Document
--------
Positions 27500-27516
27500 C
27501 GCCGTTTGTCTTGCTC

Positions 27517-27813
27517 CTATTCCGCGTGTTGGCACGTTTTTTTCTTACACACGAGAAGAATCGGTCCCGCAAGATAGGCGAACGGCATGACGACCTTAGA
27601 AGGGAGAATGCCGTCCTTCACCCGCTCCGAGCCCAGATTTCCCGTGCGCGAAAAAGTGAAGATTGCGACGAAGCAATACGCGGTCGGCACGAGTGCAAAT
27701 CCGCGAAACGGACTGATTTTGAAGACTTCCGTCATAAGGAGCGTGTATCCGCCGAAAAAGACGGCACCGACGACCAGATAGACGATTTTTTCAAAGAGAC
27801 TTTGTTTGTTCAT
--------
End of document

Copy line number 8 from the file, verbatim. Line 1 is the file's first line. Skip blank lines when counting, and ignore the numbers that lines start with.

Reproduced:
27801 TTTGTTTGTTCAT